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One way to control the dynamics across the region is to attempt to linearize the response by translating the temperature you want to control to its basic form, which is actually heat applied. Thus what you are attempting is to linearize across the entire heat range.
If you can describe the medium in terms of BTUs instead of temperature, then maybe you are able to linearize the response through the heating and cooling ranges. Of course, valve dynamics may be incorporated here too. This may then give, as you note, a 0% to 60% / 60% to 100% split instead that would provide for a better control. One application I did was 0% to 18%, 18% to 100%.
Other novel approaches include an overlap or gap in order to control moving through a transition. I've seen 0% to 49%/51% to 100% as a gap control (but here a problem arises if the control wants to live around the 49% to 51% space, which is undesirable). And I've seen 0% to 51%, 49% to 100%, in which both mediums are active (and energy wasteful)
The essence of the solution is linearizing on a parameter common to the range of both outputs you are trying to control. If you can, the split range will probably vary from the standard 0% to 50%/ 50% to 100%. If not, well, adaptive techniques are still in play.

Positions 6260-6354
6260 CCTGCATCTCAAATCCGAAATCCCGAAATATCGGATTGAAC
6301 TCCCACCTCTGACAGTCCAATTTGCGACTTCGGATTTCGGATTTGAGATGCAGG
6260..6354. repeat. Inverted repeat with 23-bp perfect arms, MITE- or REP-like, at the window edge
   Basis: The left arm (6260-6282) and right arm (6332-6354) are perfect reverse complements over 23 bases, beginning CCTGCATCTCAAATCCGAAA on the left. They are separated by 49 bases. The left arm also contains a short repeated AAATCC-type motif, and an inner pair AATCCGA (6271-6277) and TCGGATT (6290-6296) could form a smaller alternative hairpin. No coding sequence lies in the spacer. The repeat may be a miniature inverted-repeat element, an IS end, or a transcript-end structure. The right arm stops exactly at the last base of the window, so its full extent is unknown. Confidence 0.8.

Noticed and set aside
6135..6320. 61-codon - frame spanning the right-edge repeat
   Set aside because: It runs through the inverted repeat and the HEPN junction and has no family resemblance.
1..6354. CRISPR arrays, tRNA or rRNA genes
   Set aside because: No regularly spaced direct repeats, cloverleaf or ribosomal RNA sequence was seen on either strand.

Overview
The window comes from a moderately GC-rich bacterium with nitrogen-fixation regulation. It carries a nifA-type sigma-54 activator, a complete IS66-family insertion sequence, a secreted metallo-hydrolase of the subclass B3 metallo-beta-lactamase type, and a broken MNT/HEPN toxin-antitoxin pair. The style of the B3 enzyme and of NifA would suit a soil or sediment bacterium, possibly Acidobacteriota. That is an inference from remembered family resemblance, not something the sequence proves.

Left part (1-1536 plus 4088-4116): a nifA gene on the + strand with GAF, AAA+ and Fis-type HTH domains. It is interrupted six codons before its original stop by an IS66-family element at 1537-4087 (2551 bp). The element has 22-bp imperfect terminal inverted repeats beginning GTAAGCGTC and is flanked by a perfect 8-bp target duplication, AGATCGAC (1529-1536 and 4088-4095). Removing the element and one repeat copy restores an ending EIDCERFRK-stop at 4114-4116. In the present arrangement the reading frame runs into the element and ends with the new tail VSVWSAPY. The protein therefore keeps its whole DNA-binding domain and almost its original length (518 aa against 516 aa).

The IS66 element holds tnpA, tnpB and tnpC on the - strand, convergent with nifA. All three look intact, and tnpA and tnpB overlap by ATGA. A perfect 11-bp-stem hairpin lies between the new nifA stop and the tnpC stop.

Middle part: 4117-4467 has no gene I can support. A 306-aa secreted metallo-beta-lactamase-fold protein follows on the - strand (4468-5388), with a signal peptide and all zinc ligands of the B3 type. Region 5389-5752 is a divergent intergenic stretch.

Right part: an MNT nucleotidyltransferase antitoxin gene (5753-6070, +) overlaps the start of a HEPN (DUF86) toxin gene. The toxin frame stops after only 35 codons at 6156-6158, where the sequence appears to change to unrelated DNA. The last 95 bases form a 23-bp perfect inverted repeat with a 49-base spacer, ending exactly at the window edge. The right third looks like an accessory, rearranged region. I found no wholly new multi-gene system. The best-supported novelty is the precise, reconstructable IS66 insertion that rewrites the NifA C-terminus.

Manager, Systems Technical Solutions Support
Yokogawa Corporation of America
A: There is no good reason at all, would be my reply. If you are trying to maintain constant gain in the control loop, the gain of each valve should be the same. If they are the same size and linear, a 50% split makes sense, but they usually are not. BUT I would also say that I endeavor to avoid designs using split-range outputs.
The better approach is to get two analog outputs from the DCS. You can set these up with separate A/M access and with overlap or underlap between the settings. Much more flexible, and both positioners are calibrated for 0% to 100%, avoiding confusion in maintenance.
Ian H. Gibson
Process, Control and Safety Systems
A: I think the deciding factor is the effect on loop gain, considering the multiplication factor on the gain of the final control device. If you drive a final device over its full range with a reduced input (controller output), you have an increase. I think the reason splits are often set for 50% is simply to equalize this multiplying factor for each control device and give each an equal amount of "working room" in the controller's output range.
Obviously, you could set the split to/for some other percentage, which might be useful in some situations, but the unequal gain factor to the final control elements would have to be considered, and some devices can be harder to calibrate to a greatly reduced input.
Al Pawlowski, PE
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